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## Work-energy lab for a variable force## The Arrow and the SongI shot an arrow into the air, It fell to earth, I knew not where; For, so swiftly it flew, the sight Could not follow it in its flight. I breathed a song into the air, It fell to earth, I knew not where; For who has sight so keen and strong, That it can follow the flight of song? Long, long afterward, in an oak I found the arrow, still unbroke; And the song, from beginning to end, I found again in the heart of a friend.
Henry Wadsworth Longfellow
Investigate the work done by a variable force.
1. The kinetic energy of an arrow is obtained from the potential energy stored in a drawn bow. The potential energy is obtained from the work done in drawing the bow. This work is equal to the average force acting on the bowstring multiplied by the distance it is drawn. When an applied force is not constant, the work done on the system can be found by finding the area under a force as a function of distance plot. 2. In this lab, you will measure the force required to draw a bow and plot the required force as a function of the distance drawn. The force is relatively small for small deflections and becomes progressively larger as the bow is bent. The area under the force versus distance curve equals the work done in drawing the bow to that distance. Therefore, your graph will show not only the relationship of the force to the distance stretched, but also the potential energy stored in the fully drawn bow.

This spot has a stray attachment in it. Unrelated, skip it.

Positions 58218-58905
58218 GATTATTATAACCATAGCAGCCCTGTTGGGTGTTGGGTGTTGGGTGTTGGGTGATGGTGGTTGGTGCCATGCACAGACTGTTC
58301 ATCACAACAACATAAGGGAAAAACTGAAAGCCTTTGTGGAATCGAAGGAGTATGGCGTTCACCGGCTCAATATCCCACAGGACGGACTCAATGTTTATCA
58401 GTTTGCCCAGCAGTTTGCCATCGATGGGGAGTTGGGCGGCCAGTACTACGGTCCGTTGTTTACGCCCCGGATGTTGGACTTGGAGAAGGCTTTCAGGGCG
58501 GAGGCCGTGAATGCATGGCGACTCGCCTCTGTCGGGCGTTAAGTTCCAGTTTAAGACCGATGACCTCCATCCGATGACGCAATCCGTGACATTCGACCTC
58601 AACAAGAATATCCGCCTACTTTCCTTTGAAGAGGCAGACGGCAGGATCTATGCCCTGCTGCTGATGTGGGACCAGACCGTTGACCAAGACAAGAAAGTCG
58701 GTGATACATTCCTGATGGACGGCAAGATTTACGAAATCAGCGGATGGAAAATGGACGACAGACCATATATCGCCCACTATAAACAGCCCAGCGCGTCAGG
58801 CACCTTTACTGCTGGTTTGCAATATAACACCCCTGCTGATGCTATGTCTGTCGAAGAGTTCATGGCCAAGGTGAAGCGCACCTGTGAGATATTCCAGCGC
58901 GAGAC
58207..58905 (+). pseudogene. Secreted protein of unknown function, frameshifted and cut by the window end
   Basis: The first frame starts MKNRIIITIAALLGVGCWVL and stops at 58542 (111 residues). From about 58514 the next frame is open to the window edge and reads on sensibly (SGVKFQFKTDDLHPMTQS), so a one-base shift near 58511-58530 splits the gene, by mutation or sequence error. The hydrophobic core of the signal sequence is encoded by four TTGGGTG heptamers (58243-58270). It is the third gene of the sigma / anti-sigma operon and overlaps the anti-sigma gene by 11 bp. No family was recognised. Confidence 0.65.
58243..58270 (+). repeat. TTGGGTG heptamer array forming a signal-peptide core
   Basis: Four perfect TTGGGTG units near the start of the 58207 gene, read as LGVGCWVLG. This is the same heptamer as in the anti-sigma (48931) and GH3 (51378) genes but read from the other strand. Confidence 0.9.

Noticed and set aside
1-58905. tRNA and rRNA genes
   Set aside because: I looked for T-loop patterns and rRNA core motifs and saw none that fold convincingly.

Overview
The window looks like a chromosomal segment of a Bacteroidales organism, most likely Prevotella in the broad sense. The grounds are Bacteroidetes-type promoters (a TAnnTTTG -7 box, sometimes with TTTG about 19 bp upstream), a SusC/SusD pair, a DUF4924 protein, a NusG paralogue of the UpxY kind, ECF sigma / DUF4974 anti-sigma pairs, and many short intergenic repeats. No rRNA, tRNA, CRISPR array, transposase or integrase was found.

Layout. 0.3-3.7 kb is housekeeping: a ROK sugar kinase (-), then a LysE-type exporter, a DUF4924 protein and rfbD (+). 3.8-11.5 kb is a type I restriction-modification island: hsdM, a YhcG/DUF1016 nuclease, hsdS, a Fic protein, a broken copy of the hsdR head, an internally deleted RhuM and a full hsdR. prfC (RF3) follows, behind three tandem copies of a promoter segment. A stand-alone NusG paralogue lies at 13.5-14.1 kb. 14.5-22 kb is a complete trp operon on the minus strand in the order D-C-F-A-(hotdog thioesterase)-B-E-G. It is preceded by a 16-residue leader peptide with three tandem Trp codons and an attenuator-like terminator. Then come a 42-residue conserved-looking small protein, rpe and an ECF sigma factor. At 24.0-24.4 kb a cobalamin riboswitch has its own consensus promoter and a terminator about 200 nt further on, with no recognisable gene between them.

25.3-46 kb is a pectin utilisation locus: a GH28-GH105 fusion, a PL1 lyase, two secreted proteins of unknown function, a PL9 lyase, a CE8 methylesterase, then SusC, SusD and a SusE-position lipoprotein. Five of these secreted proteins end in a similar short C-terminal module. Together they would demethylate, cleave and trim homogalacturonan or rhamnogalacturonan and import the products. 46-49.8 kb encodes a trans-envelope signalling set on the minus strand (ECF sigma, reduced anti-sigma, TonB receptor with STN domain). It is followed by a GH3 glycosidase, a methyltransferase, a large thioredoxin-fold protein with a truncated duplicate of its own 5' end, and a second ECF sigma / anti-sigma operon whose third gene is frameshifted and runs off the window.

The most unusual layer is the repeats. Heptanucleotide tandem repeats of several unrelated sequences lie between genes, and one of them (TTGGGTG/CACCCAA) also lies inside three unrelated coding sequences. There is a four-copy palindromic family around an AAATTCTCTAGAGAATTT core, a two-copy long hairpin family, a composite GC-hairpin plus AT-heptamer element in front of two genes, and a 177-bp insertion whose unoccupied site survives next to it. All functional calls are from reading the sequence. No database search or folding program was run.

3. Fasten the bow at its handle with a clamp. Pull horizontally on the bowstring with a spring scale. 4. Stretch the bowstring by 1.0 cm, and record the distance and force reading. Continue to stretch the bowstring in 1.0-cm increments, and record your data in a table. Be sure to record the distances in meters and the equivalent force values in Newtons. 5. Plot force as a function of distance and determine the area under the graph. The units for the area are Newton-meters. Since 1 N•m = 1 Joule (J), this area is the total energy transferred to the bow. When the bow is drawn, this energy is in the form of elastic potential energy. 6. Find the mass of the arrow. Mass = ______________
7. Using the concept of energy conservation, determine how fast the arrow will be moving as it leaves the bow. Assume a 15% loss due to friction and vibration. 8. Determine the height it should achieve if shot straight up. Assume a 10% loss due to air resistance. 9. How fast and high would an arrow of twice the mass fly? 10. List three other everyday devices that store potential energy for our later use. a. b. c.
11. Each student needs to turn in the following: a. Graph of force as a function of distance b. Data table (can be on same page as the graph) c. Formal solutions to the questions raised in the Analysis section (paragraphs 7, 8, and 9) |

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